payback period when annual savings are not equal initial investment + cashflow year 1 + cashflow year 2 + ... determine the point where the cumulative cashflow becomes positive
discounted payback method length of time until the sum of the discounted cash flows is equal to the initial investment initial investment + discounted cashflow year 1 + discounted cashflow year 2 + .. determine the point where the cumulative cashflow becomes positive
reasons why a lack of resource support might occur goals are vague; lacks top management support; requirements were understated; lack of money due to too many projects; distrust between top- and project management
how does the project manager lead? acquire project resources motivating and building teams have a vision and fight fires communicating
purposes of a meeting define the project and major players; opportunity to revise, update and add to knowledge; understanding how efforts fit into overall whole; increase commitment; discuss on individual assignments; visibility to manage project for manager
task-oriented leadership behavior emphasize behaviors that contribute to completing project assignments, planning and scehduling activities, and providing the necessary support to get the job done
group maintenance leadership behavior consists os supportive activities, including showing confidence and trust, acting friendly, working with subordinates, recognizing their accomplischment increases cohesiveness, trust, commitment and satisfy needs for recognition and acceptance
types of requirements prodcut-related requirements; quality requirements; performance requirements
functions of alternative analysis provide team with a clearer understanding of the projects' characteristics; offers a choice of approaches for addressing how the project should be undertaken
purposes of a business case demonstrate the business need; confirm project is feasible; consider TOWS matrix; assess and compare costs of choosing this project; make time estimates for spending money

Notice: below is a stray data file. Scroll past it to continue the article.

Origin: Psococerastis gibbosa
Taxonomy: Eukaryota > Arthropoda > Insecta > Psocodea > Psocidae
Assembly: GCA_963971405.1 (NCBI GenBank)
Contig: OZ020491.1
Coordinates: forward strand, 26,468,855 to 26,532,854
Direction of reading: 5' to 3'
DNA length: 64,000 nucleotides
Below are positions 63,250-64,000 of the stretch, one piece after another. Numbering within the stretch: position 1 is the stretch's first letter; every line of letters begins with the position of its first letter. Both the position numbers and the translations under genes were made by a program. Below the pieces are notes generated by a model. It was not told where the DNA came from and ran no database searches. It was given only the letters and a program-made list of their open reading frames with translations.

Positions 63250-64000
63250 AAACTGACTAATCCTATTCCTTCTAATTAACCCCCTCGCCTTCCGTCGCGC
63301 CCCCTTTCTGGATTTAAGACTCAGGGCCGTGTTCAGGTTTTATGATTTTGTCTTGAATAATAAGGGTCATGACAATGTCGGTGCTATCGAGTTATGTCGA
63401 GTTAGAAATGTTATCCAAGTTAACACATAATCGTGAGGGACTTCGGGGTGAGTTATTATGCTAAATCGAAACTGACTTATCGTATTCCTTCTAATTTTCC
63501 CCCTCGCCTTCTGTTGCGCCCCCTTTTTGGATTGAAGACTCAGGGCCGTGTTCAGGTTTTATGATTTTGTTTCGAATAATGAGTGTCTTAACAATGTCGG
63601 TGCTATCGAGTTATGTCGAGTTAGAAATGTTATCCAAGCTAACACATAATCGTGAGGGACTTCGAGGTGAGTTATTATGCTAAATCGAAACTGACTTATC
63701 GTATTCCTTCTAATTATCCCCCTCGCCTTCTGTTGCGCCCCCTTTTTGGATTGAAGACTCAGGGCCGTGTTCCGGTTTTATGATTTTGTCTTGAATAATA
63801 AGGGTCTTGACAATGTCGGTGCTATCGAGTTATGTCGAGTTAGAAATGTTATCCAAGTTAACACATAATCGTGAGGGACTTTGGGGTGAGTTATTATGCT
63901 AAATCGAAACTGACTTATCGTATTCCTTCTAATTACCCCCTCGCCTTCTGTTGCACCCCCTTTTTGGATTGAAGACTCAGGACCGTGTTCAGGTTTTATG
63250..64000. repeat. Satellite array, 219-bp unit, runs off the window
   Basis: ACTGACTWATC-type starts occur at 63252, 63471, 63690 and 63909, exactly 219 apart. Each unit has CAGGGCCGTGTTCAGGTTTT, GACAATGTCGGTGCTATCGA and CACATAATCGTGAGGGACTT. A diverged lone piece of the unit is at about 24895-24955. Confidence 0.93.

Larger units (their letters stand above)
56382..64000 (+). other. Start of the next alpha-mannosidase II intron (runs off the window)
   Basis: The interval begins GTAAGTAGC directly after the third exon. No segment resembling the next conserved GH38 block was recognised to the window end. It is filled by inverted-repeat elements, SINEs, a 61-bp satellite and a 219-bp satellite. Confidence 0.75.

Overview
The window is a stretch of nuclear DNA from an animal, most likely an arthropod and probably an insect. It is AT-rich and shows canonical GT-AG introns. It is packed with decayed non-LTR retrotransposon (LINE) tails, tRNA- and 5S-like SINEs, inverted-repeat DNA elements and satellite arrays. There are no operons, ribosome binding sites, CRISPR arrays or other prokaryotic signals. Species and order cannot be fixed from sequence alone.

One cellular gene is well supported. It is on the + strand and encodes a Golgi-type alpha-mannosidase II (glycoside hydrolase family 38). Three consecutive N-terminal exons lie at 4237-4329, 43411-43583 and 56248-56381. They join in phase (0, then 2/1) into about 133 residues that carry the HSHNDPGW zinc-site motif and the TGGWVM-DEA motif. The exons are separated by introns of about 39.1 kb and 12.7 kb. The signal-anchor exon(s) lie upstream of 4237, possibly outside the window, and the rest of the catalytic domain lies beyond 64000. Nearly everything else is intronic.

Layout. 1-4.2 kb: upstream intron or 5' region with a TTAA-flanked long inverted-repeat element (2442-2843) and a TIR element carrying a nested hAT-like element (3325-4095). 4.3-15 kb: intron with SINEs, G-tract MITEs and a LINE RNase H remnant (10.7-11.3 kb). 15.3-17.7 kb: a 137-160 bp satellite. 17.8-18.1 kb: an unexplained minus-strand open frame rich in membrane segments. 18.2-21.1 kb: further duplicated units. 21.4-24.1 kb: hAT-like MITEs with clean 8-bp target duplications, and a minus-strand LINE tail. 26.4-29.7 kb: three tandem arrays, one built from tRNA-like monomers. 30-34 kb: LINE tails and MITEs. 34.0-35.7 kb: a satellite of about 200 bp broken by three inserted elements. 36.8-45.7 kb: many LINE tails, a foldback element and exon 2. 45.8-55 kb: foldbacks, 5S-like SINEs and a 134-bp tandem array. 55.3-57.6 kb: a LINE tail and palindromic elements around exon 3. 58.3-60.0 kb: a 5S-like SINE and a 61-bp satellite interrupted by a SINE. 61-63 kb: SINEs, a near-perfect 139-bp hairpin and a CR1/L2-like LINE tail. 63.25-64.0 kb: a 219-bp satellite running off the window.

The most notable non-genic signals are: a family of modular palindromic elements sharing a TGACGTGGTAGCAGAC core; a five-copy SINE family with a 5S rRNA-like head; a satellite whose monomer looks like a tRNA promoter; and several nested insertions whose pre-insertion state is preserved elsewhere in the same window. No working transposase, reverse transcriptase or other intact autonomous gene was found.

Delphi technique collects and consolidates the judgments of isolated anonymous respondents
Critical Path Method (CPM) a network analysis technique used to determine the amount of scheduling flexibility on various logical network paths in the project schedule network, and to determine the minimum total project duration. Activities times are assumed to be deterministic
Program Evaulation and Review Technique (PERT) an event- and probability-based network analysis system generally used in projects where activities and their duration are difficult to define
Activity-on-Arrow (AOA) arrow represents the task and the node signifies an event marker that suggets the completion of one task and the potential start of the next
Activity-on-Node (AON) the node represents an activity and the path arrows demonstrate the logical sequencing from node to node through the network
Gantt charts time-phased network, which links project activities to a project schedule baseline. eg. begin time end time duration
work method for long-term or long-scale projects simplify network logic; reduce it to the most obvious or meaningful relationships; variably scaled time frame
criticisms on project activity networks networks can become too large; incorrect representations; not well suited tasks for networks; networks used to control subcontractors; PERT too optimistic duration estimates;
scrum the mistake of assuming that once initial project conceptualization and planning are completed, the project can simply be executed to original specifications, and thus ensure the completed project will be a succes
Sprint Burndown Chart shows remaining work in the sprint backlog
which questions answers sprint planning? what can be delivered in the increment resulting from the upcoming Sprint?; how will the work needed to deliver the increment be achieved?
sprint retrospective meeting that is held to evaluate how the previous sprint whent; what worked, what didn't work; and where potential improvement can be made to the Sprint process
resource leveling/smoothing process that addresses the complex challenges of project constraints
Cost Performance Index (CPI) Earned Value ________________ Actual Costs
Schedule Performance Index (SPI) Earned Value ____________________ Planned Value
SPI and project to completion 1/SPI x number of activities
CPI and project to completion budget at completion ____________________ CPI